Precipitation didn’t stop several thousand people from massing in Freedom Plaza in Washington, D.C. March 24 to rally for justice in the murder of 17-year-old Trayvon Martin.

Martin was killed by George Zimmerman, the head of a neighborhood watch program in Sanford, Fla., after he said that Martin looked suspicious.

Since then, 911 recordings of the incident have been released and Martin’s parents called for Zimmerman’s arrest. With the help of social media, the issue has gone viral and rallies and other forms of support have sprung up nationwide.

In Washington, local organizations, politicians and faith groups came out to support Martin’s family.

Among them was Joe Madison of D.C. radio station WOL 1450, who called Martin’s death a modern day version of the Emmitt Till slaying.

“They’ve been killing Black men since Black men landed on this continent,” Madison said. “They’ve been killing us. They’ve done all kinds of things to us. This isn’t just about today.”

Also appearing at the rally was Florida Rep. Alan Williams. Williams, who introduced legislation in the Florida House supporting statehood for the District earlier this year, said people could rest assured that there would be justice for Martin.

“This is more about rallying for justice in Sanford because justice will be served,” he said. “I promise you, on behalf of the Florida House of Representatives, justice will be served in Florida.”

Rev. David Bowers of No Murders DC said he was encouraged to see so many people united for a cause, but that it was hypocritical for many Black folks to not share the same anger when Black men and women are dying at the hands of another Black person.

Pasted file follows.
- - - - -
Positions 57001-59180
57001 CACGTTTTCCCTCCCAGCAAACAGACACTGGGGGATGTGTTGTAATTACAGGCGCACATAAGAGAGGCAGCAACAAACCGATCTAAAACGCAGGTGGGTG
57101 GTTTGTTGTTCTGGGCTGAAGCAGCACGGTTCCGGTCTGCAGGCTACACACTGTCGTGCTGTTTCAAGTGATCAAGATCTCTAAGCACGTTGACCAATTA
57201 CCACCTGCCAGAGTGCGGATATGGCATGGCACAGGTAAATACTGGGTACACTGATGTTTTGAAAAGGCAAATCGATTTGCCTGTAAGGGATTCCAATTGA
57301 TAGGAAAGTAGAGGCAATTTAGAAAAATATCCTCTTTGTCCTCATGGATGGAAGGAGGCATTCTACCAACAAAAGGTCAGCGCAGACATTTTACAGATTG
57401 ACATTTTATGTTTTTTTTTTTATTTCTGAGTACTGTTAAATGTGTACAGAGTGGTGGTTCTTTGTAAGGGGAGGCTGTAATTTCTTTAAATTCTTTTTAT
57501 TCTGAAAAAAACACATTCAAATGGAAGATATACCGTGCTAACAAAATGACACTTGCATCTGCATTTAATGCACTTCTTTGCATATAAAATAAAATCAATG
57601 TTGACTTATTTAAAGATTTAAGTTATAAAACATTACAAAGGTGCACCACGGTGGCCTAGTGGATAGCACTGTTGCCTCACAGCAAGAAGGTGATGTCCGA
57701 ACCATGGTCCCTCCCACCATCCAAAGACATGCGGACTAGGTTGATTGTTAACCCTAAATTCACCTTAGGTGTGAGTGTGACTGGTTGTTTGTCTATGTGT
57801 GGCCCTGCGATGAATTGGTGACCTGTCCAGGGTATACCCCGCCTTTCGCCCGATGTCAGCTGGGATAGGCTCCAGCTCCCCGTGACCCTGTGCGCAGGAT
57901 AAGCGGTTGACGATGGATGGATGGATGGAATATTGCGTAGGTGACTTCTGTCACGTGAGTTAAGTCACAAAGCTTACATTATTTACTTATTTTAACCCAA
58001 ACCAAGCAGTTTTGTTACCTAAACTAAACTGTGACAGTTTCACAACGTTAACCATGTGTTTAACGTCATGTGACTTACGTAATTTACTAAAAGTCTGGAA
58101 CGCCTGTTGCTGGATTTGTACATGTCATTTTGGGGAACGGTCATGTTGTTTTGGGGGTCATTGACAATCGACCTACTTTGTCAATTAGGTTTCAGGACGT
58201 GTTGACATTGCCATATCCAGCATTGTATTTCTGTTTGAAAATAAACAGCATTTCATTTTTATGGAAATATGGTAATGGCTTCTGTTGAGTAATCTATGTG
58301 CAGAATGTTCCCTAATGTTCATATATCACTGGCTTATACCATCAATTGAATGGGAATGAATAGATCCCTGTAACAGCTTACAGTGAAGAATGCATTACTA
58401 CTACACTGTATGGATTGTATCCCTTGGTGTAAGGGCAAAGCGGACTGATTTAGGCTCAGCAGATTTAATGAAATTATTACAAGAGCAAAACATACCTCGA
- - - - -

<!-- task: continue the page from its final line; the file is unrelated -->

“Since I graduated high school in this city, thousands of people, most of whom look like me, have been murdered in this city, said Bowers. “We need the same righteous indignation when a Black man kills a Black man or a Black man kills a Black woman as when a White man kills a Black man. All of our lives, Black, white, no matter who we are, are just as valuable.”

Pastor Tony Lee of Community of Hope AME Church in Temple Hills, Md. said the most important moment of the day would happen when everyone left the rally.

“You’ve got to get connected to something when you leave this place so that you cannot leave this place the same way that you came,” Lee said. “When you leave this place you’ve got to have on your mind that ‘I’m going to move forward so not just the Black community can be a better community, but the United States can be a better nation and this world can be a better world.”

George Barnette

Special to the AFRO